Exercise 1.0: Exploring the lab environment¶
Ansible is an open-source automation engine for software provisioning, configuration management and application-deployment. It allows for agent-less system configuration, which means it does not deploy agents to nodes. Communication to those nodes works by using SSH and Python is a requirement on those managed nodes. This makes that communication to managed nodes can be secure. Python is used to support the modules which support the tasks which will get deployed by Ansible through the use of so-called playbooks.
When Ansible gets installed it will contain an initial ‘Ansible configuration file’ called ansible.cfg file which includes the inventory of hosts and where the library of modules can be found.
Let’s start to explore by walking through the steps.
Navigate to the
[student1@ansible ~]$ cd networking-workshop/ [student1@ansible networking-workshop]$
ansible command with the
--version command to look at
what is configured:
[student1@ansible networking-workshop]$ ansible --version ansible 2.6.2 config file = /home/student1/.ansible.cfg configured module search path = [u'/home/student1/.ansible/plugins/modules', u'/usr/share/ansible/plugins/modules'] ansible python module location = /usr/lib/python2.7/site-packages/ansible executable location = /usr/bin/ansible python version = 2.7.5 (default, May 3 2017, 07:55:04) [GCC 4.8.5 20150623 (Red Hat 4.8.5-14)]
The Ansible version you see might differ from the above output
This command gives you information about the version of Ansible,
location of the executable, version of Python, search path for the
modules and location of the
ansible configuration file.
cat command to view the contents of the
[student1@ansible networking-workshop]$ cat ~/.ansible.cfg [defaults] connection = smart timeout = 60 inventory = /home/student1/networking-workshop/lab_inventory/hosts host_key_checking = False [student1@ansible networking-workshop]$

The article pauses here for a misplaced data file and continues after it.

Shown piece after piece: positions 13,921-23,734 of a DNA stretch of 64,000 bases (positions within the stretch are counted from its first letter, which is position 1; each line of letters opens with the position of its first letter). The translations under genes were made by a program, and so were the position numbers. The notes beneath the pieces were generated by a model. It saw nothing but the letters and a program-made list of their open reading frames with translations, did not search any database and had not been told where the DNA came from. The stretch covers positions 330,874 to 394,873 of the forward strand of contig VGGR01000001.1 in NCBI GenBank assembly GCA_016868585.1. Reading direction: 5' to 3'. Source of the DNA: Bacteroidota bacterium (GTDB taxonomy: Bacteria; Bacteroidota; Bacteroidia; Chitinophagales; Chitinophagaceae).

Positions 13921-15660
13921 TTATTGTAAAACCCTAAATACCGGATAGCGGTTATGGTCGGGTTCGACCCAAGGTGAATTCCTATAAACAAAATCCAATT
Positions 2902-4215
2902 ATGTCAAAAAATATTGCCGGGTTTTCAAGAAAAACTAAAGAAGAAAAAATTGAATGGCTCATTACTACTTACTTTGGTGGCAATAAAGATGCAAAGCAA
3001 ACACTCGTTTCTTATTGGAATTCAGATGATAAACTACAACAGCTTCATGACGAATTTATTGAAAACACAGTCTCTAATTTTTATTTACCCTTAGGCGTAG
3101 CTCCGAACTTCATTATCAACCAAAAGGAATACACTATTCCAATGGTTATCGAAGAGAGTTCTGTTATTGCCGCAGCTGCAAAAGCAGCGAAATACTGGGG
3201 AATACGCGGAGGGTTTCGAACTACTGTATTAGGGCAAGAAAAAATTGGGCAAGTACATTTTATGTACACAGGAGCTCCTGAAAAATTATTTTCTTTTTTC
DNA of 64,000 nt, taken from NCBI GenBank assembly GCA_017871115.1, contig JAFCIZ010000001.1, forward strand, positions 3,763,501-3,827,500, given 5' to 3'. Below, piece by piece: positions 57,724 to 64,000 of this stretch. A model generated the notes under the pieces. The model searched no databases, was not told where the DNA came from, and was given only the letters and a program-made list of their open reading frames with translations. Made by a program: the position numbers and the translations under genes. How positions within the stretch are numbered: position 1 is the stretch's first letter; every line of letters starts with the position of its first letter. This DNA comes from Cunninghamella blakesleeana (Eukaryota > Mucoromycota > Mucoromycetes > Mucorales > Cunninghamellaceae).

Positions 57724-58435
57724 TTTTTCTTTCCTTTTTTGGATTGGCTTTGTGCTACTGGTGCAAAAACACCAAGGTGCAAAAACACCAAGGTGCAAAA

The following parameters within the
inventory: shows the location of the Ansible inventory being used.
private_key_file: this shows the location of the private key used to login to devices
The scope of a
play within a
playbook is limited to the groups
of hosts declared within an Ansible inventory. Ansible supports
types. An inventory could be a simple flat file with a collection of
hosts defined within it or it could be a dynamic script (potentially
querying a CMDB backend) that generates a list of devices to run the
In this lab you will work with a file based inventory written in the
ini format. Use the
cat command to view the contents of your
[student1@ansible networking-workshop]$ cat lab_inventory/hosts
The output will look as follows with student2 being the respective student workbench:
[all:vars] ansible_user=student2 ansible_ssh_pass=ansible ansible_port=22 [lb] f5 ansible_host=220.127.116.11 ansible_user=admin private_ip=172.16.26.136 ansible_ssh_pass=admin [control] ansible ansible_host=18.104.22.168 ansible_user=ec2-user private_ip=172.16.207.49 [webservers] host1 ansible_host=22.214.171.124 ansible_user=ec2-user private_ip=172.16.170.190 host2 ansible_host=126.96.36.199 ansible_user=ec2-user private_ip=172.16.160.13
In the above output every
[ ] defines a group. For example
[webservers] is a group that contains the hosts
A group called all always exists and contains all groups and hosts defined within an inventory.
We can associate variables to groups and hosts. Host variables are declared/defined on the same line as the host themselves. For example
for the host
f5 ansible_host=188.8.131.52 ansible_user=admin private_ip=172.16.26.136 ansible_ssh_pass=admin
f5- The name that Ansible will use. This can but does not have to rely on DNS
ansible_host- The IP address that ansible will use, if not configured it will default to DNS
ansible_user- The user ansible will use to login to this host, if not configured it will default to the user the playbook is run from
private_ip- This value is not reserved by ansible so it will default to a host variable.This variable can be used by playbooks or ignored completely.
ansible_ssh_pass- The password ansible will use to login to this host, if not configured it will assume the user the playbook ran from has access to this host through SSH keys.
Does the password have to be in plain text? No, Red Hat Ansible Tower can take care of credential management in an easy to use web GUI or a user may use ansible-vault
[student1@ansible networking-workshop]$ cd ~
You have finished this exercise